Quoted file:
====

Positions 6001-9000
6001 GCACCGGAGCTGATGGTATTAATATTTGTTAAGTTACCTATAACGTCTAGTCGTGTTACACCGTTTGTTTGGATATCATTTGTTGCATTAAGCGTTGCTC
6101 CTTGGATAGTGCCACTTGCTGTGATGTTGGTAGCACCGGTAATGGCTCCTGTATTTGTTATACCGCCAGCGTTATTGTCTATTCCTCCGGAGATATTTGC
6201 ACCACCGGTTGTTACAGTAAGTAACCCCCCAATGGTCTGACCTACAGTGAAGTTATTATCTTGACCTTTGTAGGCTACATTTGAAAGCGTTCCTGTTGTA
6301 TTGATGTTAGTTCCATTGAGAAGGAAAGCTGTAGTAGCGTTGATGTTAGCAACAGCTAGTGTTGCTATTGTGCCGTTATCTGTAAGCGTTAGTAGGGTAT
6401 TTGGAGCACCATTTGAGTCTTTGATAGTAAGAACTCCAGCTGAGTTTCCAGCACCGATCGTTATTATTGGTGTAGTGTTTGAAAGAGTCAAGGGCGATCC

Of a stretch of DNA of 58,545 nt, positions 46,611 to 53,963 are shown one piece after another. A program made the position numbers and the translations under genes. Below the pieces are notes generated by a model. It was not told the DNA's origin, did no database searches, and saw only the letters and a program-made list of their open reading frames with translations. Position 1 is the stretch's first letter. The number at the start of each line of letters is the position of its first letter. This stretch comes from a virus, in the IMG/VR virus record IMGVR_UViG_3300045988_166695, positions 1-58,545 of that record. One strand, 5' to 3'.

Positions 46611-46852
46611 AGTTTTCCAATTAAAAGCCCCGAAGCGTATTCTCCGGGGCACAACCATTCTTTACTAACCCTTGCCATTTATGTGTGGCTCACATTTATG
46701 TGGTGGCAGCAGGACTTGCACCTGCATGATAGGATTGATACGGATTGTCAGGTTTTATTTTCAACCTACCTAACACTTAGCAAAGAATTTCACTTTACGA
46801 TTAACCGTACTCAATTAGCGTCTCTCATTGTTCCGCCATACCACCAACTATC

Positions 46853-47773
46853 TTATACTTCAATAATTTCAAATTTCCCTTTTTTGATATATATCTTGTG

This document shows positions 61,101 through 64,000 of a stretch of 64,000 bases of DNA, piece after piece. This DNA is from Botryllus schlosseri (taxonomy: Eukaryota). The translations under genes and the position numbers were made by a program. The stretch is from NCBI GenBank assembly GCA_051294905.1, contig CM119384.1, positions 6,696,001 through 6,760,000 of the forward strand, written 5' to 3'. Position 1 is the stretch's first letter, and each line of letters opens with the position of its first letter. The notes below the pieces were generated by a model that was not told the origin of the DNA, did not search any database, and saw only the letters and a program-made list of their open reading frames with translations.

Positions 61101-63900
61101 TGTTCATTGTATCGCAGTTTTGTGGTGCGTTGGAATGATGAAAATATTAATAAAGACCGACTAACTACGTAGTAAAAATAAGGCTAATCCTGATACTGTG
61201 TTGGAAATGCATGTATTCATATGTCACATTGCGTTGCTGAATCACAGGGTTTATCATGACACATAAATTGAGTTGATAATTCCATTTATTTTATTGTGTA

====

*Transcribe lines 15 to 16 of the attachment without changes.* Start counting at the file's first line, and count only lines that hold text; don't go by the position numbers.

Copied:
Positions 61101-63900
61101 TGTTCATTGTATCGCAGTTTTGTGGTGCGTTGGAATGATGAAAATATTAATAAAGACCGACTAACTACGTAGTAAAAATAAGGCTAATCCTGATACTGTG